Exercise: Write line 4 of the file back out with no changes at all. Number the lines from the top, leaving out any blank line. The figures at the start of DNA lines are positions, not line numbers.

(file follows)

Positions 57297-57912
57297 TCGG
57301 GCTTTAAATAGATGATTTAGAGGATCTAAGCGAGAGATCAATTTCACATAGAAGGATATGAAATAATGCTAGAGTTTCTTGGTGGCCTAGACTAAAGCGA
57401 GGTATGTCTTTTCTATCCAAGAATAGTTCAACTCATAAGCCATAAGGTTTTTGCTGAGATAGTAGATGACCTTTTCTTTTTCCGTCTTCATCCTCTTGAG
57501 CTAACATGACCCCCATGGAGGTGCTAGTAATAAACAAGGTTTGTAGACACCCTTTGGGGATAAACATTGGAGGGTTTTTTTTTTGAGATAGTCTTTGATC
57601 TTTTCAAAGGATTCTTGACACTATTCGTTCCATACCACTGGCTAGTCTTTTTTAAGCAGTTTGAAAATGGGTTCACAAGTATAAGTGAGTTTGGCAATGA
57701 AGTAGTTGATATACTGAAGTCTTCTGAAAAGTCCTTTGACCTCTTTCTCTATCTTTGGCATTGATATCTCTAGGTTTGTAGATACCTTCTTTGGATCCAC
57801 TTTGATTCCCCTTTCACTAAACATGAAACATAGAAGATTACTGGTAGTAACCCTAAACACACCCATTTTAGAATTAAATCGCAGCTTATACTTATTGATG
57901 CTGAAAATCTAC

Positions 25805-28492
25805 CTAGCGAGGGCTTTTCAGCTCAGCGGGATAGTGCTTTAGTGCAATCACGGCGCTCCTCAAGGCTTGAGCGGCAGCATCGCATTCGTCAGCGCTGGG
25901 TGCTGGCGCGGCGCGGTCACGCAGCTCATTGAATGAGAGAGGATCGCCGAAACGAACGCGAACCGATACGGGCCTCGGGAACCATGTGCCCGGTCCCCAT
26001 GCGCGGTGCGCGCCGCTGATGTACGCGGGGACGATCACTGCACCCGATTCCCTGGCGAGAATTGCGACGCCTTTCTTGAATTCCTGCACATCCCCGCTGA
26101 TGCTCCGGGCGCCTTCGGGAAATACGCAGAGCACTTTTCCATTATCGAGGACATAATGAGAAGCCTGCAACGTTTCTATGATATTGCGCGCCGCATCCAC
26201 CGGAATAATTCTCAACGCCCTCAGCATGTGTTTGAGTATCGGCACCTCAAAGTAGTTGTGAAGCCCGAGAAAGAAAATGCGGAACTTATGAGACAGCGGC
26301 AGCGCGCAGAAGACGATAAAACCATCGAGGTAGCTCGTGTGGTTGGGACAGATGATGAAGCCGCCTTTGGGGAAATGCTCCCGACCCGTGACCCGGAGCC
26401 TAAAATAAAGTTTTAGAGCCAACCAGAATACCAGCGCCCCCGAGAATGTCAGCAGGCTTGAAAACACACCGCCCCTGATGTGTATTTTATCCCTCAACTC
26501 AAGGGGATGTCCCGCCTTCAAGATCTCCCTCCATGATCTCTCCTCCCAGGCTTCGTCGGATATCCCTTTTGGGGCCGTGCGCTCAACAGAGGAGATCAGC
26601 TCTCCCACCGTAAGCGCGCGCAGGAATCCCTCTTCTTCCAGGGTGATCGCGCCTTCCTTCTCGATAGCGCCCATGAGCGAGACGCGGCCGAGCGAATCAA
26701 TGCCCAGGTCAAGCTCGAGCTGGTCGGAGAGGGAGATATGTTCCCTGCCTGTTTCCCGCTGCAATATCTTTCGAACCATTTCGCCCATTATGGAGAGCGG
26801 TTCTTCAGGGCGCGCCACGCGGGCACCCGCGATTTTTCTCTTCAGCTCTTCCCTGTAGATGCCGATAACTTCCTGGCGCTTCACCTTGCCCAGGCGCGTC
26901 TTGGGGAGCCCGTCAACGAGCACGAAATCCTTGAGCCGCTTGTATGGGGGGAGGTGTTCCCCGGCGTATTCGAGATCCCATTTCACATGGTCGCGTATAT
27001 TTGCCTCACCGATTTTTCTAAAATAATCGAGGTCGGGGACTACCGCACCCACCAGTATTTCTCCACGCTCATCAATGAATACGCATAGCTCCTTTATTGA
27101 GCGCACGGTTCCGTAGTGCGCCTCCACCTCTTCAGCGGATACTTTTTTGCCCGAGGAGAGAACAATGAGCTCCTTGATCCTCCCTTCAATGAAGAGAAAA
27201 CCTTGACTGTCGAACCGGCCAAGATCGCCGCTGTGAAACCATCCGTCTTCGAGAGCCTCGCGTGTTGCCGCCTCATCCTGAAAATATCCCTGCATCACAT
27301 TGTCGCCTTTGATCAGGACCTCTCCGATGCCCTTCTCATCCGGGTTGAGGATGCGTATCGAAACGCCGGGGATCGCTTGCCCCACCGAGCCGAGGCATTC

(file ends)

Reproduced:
57401 GGTATGTCTTTTCTATCCAAGAATAGTTCAACTCATAAGCCATAAGGTTTTTGCTGAGATAGTAGATGACCTTTTCTTTTTCCGTCTTCATCCTCTTGAG